How you search for the Higgs boson with a collider

Large Hadron Collider consists of an accelerator ring (magnetic system) length 26,659 m., injection complex, accelerating section, seven detectors designed to detect elementary particles and several other minor systems.$ Two of the collider detectors are used to find the Higgs boson: ATLAS and CMS. Abbriveatures of the same name are the experiments carried out on them, as well as the collaborations (groups) of scientists who work on these detectors. They are quite numerous, for example, about 2.5 thousand people are involved in CMS collaboration.

In order to detect new particles, proton-proton collisions are created in the collider, i.e., collisions of beams of protons. Each beam consists of 2808 clots, and in each of these clots, about 100 billion protons. Accelerating in the injection complex, protons are “injected” into the ring, where they accelerate using resonators and gain energy of 7 Tev, and then collide at the locations of detectors. The results of such collisions are a whole cascade of particles with different properties. Before the experiments began, it was expected that one of them would be the boson previously predicted by theoretical physicist Peter Higgs.

The Higgs boson is an unstable particle. Appearing, it immediately decays, so it was searched for decay products into other particles: gluons, muons, photons, electrons, etc. The decay process was fixed by ATLAS and CMS detectors, and the resulting information was sent to thousands of computers around the world. Previously, scientists have suggested that there may be several channels (decay variants), and have done research on each of these directions with varying success.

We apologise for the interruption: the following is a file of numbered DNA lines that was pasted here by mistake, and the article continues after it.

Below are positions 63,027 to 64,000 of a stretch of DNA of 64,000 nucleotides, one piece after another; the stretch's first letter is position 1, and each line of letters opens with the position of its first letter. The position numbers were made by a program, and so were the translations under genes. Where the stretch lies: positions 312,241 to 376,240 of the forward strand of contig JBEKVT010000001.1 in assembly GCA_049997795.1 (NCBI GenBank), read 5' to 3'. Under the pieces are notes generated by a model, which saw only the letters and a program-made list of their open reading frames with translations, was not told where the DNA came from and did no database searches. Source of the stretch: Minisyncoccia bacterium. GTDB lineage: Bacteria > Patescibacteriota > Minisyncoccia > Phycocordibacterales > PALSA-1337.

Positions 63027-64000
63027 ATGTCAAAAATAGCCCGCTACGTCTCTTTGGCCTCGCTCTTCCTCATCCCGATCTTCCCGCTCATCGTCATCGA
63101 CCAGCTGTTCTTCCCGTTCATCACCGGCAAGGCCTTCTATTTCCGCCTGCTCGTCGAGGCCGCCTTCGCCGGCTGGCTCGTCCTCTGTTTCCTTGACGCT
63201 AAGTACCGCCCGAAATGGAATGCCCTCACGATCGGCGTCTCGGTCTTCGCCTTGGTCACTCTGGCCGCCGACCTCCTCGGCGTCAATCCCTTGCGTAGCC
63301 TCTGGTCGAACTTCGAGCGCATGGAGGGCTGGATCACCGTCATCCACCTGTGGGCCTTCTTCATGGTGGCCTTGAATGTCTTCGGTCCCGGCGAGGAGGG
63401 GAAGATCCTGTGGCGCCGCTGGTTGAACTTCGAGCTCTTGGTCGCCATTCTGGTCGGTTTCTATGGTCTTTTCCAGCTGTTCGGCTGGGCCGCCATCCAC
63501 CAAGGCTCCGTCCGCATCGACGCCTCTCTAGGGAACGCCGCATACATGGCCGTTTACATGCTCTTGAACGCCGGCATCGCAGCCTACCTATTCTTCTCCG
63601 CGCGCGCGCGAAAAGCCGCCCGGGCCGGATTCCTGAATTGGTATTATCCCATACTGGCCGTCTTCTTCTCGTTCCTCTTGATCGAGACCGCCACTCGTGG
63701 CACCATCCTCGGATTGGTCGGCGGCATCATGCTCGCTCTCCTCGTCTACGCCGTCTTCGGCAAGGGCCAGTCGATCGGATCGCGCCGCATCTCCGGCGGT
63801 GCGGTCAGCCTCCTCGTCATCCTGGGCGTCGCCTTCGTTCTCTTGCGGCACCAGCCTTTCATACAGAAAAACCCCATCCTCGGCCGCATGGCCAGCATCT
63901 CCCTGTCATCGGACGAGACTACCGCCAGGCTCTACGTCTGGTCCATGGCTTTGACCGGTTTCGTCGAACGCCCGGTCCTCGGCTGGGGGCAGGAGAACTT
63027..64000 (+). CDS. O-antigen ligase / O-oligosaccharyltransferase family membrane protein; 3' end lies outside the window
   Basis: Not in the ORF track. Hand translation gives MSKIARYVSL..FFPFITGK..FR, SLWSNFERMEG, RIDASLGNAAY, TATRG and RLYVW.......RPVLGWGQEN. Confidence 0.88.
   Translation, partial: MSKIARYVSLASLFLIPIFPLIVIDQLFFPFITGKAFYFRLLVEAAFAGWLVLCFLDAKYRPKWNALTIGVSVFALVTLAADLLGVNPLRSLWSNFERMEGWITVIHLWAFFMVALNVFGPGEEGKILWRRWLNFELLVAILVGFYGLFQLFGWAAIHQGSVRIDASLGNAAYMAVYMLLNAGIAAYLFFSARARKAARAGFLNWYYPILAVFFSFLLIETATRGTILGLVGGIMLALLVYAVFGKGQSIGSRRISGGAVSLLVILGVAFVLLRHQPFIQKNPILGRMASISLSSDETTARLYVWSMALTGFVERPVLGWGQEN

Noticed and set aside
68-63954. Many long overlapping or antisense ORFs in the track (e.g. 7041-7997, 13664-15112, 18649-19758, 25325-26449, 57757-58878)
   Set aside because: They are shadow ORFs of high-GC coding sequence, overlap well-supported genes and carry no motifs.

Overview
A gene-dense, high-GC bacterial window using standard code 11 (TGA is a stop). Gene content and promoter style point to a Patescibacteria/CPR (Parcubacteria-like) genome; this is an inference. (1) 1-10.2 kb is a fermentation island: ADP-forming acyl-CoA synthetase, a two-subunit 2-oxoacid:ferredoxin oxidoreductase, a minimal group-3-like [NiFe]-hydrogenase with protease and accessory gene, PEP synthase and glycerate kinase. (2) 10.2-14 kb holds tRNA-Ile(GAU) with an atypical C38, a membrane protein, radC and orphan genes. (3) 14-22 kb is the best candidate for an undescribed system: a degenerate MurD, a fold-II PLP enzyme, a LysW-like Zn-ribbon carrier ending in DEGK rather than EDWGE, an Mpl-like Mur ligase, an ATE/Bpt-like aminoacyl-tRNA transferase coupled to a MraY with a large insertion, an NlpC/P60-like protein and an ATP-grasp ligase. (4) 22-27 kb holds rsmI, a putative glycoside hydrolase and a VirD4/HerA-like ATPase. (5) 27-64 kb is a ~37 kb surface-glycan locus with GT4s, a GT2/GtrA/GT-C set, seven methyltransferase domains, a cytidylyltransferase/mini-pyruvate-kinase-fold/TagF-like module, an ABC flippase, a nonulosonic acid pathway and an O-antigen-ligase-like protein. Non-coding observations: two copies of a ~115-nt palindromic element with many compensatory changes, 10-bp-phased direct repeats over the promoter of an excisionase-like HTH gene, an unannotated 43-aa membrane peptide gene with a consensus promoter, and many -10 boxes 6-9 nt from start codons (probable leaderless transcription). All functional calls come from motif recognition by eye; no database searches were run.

In the end, on July 4, 2012, at an open seminar at CERN, physicists provided the results of their work. Scientists from CMS Collaboration announced that they were analyzing data across five channels: the decay of the Higgs boson into Z-bosons, gamma photons, electrons, W-bosons and quarks. The cumulative statistical significance of the Higgs boson detection was 4.9 sigma (this is a term from statistics, the so-called “standard deviation”) for a mass of 125.3 Gav.

The scientists from ATLAS Collaboration then announced the decay data of the boson through two channels: by two photons and by four leptons. The total statistical significance for a mass of 126 Gav was 5 sigma, i.e. the probability that the cause of the observed effect is statistical fluctuation (random deviation) is 1 in 3.5 million This result made it possible to announce the discovery of a new particle, the Higgs boson, with a high probability.

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